Pixel Envy

Written by Nick Heer.

Canvas Fingerprinting

Julia Angwin, reporting for ProPublica:

First documented in a forthcoming paper by researchers at Princeton University and KU Leuven University in Belgium, this type of tracking, called canvas fingerprinting, works by instructing the visitor’s Web browser to draw a hidden image. Because each computer draws the image slightly differently, the images can be used to assign each user’s device a number that uniquely identifies it.

[…]

Rich Harris, chief executive of AddThis, said that the company began testing canvas fingerprinting earlier this year as a possible way to replace “cookies,” the traditional way that users are tracked, via text files installed on their computers.

“We’re looking for a cookie alternative,” Harris said in an interview.

Clever.

And wrong. Consider the two main ways you may attempt to avoid being tracked by advertisers on the internet:

  1. using the Do Not Track setting in your browser; and,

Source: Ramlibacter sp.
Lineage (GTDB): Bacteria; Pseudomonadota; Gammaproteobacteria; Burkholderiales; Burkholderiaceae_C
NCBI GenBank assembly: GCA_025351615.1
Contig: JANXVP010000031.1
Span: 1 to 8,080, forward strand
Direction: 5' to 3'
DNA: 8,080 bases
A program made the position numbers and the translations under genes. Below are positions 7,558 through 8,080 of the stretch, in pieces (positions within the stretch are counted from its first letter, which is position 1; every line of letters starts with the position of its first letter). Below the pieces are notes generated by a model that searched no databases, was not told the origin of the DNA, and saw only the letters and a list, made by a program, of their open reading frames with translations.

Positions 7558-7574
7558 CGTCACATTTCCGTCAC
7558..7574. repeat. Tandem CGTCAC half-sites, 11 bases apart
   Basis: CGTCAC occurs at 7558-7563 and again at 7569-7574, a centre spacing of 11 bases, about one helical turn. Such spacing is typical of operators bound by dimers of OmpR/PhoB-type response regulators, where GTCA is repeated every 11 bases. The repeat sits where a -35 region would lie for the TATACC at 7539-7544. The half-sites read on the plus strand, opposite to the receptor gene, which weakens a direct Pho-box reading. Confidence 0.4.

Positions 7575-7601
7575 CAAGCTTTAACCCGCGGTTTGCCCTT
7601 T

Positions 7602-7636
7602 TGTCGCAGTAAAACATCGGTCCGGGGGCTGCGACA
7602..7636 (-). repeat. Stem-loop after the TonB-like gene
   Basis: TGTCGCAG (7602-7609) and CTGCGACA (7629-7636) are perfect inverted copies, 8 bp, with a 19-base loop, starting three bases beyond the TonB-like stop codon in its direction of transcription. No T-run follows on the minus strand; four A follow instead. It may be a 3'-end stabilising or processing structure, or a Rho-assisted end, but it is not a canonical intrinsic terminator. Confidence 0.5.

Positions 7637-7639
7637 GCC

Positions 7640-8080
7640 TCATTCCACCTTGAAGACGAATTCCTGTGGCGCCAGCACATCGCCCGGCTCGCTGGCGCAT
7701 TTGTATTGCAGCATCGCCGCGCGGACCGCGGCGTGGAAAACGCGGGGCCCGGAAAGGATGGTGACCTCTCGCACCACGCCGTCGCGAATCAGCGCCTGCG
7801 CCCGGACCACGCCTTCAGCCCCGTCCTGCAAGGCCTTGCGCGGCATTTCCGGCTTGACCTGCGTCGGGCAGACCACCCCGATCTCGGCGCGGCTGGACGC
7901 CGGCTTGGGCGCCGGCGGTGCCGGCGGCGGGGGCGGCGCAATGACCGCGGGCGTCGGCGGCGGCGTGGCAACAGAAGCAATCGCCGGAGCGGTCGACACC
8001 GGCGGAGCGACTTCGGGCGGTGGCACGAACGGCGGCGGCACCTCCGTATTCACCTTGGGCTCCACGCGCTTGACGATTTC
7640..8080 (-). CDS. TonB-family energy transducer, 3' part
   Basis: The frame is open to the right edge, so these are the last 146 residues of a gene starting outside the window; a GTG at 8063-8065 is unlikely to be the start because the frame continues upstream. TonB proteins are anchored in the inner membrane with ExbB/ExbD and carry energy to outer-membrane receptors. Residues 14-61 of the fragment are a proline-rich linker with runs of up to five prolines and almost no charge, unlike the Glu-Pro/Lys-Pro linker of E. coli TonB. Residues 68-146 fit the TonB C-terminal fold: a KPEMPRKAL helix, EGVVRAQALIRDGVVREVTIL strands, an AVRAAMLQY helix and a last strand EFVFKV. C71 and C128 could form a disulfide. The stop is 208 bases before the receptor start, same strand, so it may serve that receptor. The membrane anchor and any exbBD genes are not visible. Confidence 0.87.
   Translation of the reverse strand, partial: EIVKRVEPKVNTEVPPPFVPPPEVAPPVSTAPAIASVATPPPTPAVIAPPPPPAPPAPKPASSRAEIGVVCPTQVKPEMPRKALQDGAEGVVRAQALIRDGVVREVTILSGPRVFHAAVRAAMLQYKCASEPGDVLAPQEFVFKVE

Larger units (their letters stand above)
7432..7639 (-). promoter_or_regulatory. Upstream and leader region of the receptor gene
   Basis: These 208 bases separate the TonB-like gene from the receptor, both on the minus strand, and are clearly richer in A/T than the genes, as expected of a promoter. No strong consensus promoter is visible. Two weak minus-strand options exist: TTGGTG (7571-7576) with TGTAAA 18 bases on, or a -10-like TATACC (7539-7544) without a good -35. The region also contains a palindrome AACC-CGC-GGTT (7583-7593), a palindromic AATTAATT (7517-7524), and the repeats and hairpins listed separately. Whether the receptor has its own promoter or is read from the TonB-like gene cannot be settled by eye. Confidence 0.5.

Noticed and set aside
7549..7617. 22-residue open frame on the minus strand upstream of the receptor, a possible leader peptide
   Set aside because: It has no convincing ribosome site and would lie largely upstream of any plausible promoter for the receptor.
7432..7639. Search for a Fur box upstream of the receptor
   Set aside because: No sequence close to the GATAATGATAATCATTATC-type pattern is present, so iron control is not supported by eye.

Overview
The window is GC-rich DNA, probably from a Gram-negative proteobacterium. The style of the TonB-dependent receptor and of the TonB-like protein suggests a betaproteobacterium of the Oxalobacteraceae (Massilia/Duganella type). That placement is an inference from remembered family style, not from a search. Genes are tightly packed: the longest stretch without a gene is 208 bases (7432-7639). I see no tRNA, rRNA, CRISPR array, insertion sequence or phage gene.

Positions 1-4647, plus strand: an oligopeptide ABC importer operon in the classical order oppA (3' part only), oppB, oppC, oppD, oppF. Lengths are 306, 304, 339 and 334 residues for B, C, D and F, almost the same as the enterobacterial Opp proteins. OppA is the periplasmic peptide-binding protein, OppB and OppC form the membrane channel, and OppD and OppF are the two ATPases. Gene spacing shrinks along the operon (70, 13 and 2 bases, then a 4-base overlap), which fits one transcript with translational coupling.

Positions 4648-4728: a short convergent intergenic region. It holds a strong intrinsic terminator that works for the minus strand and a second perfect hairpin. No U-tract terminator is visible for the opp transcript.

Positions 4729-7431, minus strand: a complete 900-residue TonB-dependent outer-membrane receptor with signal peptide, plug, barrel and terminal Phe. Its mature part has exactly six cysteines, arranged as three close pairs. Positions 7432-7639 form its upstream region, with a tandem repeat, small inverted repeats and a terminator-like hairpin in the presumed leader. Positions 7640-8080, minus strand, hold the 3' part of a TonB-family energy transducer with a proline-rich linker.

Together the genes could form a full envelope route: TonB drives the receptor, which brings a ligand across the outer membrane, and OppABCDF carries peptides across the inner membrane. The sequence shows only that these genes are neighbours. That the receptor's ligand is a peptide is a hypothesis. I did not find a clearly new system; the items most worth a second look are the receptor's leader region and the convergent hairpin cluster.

2. changing your browser’s cookie settings to block third party cookies.

The first setting is completely optional for advertisers to follow, rendering it effectively meaningless. The second setting does not impact this fingerprinting scheme in any way, which means that this is similar to Google’s workaround for Safari’s default setting to block third party cookies, for which they were fined $17 million.

So how do you opt out of this? Well, cookies are back in style:

He added that the company has only used the data collected from canvas fingerprints for internal research and development. The company won’t use the data for ad targeting or personalization if users install the AddThis opt-out cookie on their computers, he said.

In essence, you’re not opting out of the collection of your data, but instead hoping that AddThis won’t use the data it collects for anything other than internal research. Which is soothing, isn’t it?